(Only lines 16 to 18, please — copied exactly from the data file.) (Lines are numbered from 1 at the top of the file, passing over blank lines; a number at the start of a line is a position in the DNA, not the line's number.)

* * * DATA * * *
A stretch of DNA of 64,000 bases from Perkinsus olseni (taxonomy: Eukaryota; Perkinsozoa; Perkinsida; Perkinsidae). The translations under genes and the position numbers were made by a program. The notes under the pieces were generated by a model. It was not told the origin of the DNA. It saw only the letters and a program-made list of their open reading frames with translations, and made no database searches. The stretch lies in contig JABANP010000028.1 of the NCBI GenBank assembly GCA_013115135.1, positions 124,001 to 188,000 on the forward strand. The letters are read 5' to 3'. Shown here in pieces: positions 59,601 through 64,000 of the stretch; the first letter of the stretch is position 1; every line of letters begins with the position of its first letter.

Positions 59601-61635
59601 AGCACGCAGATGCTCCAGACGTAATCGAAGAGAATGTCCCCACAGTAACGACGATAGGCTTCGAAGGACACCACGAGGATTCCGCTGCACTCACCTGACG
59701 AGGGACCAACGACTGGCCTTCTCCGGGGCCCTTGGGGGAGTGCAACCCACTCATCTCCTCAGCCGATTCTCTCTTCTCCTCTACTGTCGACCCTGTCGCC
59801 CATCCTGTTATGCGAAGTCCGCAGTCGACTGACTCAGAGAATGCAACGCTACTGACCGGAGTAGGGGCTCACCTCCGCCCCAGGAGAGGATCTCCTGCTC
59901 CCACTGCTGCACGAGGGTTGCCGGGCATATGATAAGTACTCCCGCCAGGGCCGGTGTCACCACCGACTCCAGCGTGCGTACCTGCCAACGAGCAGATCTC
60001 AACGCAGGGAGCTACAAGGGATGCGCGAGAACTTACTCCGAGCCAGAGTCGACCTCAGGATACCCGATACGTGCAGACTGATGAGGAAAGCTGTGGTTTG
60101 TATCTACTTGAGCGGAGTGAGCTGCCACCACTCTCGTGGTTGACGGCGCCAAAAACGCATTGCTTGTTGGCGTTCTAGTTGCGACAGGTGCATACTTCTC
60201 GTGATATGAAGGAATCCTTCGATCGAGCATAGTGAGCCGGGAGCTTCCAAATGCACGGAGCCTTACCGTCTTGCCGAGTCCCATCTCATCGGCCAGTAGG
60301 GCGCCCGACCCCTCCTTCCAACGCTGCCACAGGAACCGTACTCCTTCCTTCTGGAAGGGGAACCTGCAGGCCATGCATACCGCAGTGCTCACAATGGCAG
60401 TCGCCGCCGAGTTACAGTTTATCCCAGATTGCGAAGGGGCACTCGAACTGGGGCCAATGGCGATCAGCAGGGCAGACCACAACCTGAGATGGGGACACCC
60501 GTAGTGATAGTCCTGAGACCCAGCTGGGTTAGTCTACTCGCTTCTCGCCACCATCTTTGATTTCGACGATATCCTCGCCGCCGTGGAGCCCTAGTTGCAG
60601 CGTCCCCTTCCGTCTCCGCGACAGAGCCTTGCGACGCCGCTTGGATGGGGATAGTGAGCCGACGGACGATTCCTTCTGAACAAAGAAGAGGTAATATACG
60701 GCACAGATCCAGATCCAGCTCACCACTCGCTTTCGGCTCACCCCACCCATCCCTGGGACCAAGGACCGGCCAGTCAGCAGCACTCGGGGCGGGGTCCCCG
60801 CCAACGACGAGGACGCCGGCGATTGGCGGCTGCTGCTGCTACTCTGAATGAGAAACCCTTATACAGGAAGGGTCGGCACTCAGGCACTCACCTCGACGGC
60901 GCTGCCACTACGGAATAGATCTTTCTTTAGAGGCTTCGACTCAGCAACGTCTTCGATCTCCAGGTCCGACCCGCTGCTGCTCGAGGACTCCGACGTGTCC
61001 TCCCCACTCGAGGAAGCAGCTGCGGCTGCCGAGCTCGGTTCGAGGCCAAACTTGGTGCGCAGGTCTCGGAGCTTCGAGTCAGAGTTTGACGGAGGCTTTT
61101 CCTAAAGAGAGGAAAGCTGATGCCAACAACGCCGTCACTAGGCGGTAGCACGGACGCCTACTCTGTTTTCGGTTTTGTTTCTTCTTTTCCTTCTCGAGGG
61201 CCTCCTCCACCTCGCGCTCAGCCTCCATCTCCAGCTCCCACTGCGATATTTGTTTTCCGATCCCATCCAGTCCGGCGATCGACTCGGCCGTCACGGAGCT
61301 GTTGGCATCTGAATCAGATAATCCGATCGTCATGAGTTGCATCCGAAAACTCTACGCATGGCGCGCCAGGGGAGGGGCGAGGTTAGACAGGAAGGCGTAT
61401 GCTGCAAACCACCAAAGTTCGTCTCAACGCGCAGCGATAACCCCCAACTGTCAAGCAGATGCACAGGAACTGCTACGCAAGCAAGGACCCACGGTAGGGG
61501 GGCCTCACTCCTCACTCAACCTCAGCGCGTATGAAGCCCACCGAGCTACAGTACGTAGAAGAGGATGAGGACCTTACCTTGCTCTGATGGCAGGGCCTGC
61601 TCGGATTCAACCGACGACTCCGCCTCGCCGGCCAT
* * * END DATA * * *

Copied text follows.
60901 GCTGCCACTACGGAATAGATCTTTCTTTAGAGGCTTCGACTCAGCAACGTCTTCGATCTCCAGGTCCGACCCGCTGCTGCTCGAGGACTCCGACGTGTCC
61001 TCCCCACTCGAGGAAGCAGCTGCGGCTGCCGAGCTCGGTTCGAGGCCAAACTTGGTGCGCAGGTCTCGGAGCTTCGAGTCAGAGTTTGACGGAGGCTTTT
61101 CCTAAAGAGAGGAAAGCTGATGCCAACAACGCCGTCACTAGGCGGTAGCACGGACGCCTACTCTGTTTTCGGTTTTGTTTCTTCTTTTCCTTCTCGAGGG